Was Moses’ Death Punishment or Reward?

On the holiday of Simḥat Torah (which fell on Monday in Israel and Tuesday in the Diaspora) the annual cycle of readings from the Pentateuch is concluded with the end of Deuteronomy. Here God instructs Moses to survey the land of Israel from a mountain vantage point, but forbids him from entering. This is generally understood as punishment of the Israelites’ dying leader, but James A. Diamond wonders whether it is really something else:

Should Moses have extended his leadership tenure and guided the people into the land, he would have been faced with . . . more of the same anguish and suffering he had experienced up until this point. It would surely have entailed the wrangling, the complaints, the jealousy, and the power struggles that accompany the burdens of state- building. . . . God does not invite Moses up the mountain to deny him entry into the Promised Land (“I have let you see it with your own eyes, But you shall not cross there”), but rather to preempt the pain of doing so, while assuring him that his vision will inevitably become a reality. The verse reads better as “I have let you see it with your own eyes, and there you need not cross.”

Moses is thus spared being mired in the partisan machinations that—as the historical record of the books of Joshua, [Judges, Samuel, and] Kings (let alone the contemporary history of the modern Jewish state!) evidence—would certainly have ensued. His record then of autonomy and initiative, even in the face of divine obstinacy, is preserved and remains untarnished by the political intrigue that would have inevitably consumed him to the very end.

Subscribe to Mosaic

Welcome to Mosaic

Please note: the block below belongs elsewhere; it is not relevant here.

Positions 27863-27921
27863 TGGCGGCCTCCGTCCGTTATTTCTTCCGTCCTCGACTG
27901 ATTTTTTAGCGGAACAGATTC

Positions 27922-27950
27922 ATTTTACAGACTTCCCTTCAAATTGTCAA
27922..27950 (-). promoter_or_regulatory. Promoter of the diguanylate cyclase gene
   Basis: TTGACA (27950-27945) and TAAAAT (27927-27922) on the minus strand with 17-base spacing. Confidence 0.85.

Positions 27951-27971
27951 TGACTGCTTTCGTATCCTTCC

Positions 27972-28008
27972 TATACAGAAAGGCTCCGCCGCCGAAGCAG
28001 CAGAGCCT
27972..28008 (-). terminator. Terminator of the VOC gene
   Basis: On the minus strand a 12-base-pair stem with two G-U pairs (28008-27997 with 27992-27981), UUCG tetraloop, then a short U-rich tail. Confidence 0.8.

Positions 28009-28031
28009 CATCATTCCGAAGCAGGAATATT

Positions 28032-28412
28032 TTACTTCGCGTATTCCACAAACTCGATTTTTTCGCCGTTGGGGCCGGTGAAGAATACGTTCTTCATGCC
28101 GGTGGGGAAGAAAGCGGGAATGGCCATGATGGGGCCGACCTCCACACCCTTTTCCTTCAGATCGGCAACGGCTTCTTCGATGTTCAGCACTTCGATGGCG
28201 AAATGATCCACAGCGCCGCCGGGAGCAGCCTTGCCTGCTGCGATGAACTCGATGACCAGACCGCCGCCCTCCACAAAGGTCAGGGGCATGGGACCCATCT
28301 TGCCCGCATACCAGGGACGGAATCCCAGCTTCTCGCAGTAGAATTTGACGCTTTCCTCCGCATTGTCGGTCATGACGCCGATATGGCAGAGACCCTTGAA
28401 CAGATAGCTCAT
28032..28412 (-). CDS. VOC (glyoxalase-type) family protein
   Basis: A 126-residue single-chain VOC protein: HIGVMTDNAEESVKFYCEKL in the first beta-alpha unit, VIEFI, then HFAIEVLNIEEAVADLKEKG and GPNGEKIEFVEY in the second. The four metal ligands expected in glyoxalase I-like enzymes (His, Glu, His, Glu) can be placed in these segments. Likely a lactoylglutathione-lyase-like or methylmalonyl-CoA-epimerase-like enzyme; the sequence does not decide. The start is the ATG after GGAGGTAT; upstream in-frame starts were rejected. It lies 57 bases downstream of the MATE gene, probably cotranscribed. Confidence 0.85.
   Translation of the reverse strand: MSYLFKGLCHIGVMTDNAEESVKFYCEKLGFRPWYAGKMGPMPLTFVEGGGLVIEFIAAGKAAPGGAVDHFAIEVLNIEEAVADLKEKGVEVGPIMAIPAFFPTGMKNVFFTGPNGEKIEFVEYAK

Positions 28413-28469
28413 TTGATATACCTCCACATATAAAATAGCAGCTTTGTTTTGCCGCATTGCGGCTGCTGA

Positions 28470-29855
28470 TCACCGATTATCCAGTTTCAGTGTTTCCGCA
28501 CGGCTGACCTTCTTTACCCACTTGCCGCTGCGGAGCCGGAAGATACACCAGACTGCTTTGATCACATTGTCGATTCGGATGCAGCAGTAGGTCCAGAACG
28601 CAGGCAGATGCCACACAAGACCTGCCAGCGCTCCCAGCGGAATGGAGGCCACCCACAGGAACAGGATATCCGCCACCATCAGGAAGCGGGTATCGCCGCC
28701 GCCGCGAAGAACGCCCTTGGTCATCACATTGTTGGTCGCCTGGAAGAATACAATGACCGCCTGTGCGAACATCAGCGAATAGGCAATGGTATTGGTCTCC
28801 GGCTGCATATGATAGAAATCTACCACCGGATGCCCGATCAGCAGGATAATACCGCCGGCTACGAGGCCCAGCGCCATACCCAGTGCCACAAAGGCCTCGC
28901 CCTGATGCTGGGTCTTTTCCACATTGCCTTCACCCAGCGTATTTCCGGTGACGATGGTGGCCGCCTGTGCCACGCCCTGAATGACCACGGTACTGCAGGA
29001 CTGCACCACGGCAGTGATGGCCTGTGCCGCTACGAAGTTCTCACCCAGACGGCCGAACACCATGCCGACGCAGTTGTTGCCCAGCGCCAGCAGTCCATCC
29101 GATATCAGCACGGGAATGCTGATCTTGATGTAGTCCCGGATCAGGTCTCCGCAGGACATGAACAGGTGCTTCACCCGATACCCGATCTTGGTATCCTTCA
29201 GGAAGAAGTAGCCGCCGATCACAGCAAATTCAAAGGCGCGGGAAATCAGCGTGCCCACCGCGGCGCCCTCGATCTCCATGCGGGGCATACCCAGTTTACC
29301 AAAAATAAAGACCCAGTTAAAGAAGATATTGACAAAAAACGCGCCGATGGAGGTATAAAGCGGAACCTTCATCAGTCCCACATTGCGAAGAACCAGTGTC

Subscribe now to get unlimited access to the best of Jewish thought and culture

Subscribe

Subscribe to Mosaic

Welcome to Mosaic

Subscribe now to get unlimited access to the best of Jewish thought and culture

Subscribe

Read more at Seforim

More about: Deuteronomy, Hebrew Bible, Moses, Religion & Holidays, Simhat Torah

Gaza’s Quiet Dissenters

Last year, the Dubai-based television channel Al-Arabiya, the Times of Israel, and several other media organizations worked together to conduct numerous interviews with residents of the Gaza Strip, taking great pains to protect their identities. The result is a video series titled Whispers in Gaza, which presents a picture of life under Hamas’s tyranny unlike anything that can be found in the press. Jeff Jacoby writes:

Through official intimidation or social pressure, Gazans may face intense pressure to show support for Hamas and its murderous policies. So when Hamas organizes gaudy street revels to celebrate a terrorist attack—like the fireworks and sweets it arranged after a gunman murdered seven Israelis outside a Jerusalem synagogue Friday night—it can be a challenge to remember that there are many Palestinians who don’t rejoice at the murder of innocent Jews.

In one [interview], “Fatima” describes the persecution endured by her brother, a humble vegetable seller, after he refused to pay protection money to Hamas. The police arrested him on a trumped-up drug charge and locked him in prison. “They beat him repeatedly to make him confess to things he had nothing to do with,” she says. Then they threatened to kill him. Eventually he fled the country, leaving behind a family devastated by his absence.

For those of us who detest Hamas no less than for those who defend it, it is powerful to hear the voices of Palestinians like “Layla,” who is sickened by the constant exaltation of war and “resistance” in the Palestinian media. “If you’re a Gazan citizen who opposes war and says, ‘I don’t want war,’ you’re branded a traitor,” she tells her interviewer. “It’s forbidden to say you don’t want war.” So people keep quiet, she explains, for fear of being tarred as disloyal.

Subscribe to Mosaic

Welcome to Mosaic

Subscribe now to get unlimited access to the best of Jewish thought and culture

Subscribe

Subscribe to Mosaic

Welcome to Mosaic

Subscribe now to get unlimited access to the best of Jewish thought and culture

Subscribe

Read more at Boston Globe

More about: Gaza Strip, Hamas, Palestinian dissidents, Palestinian public opinion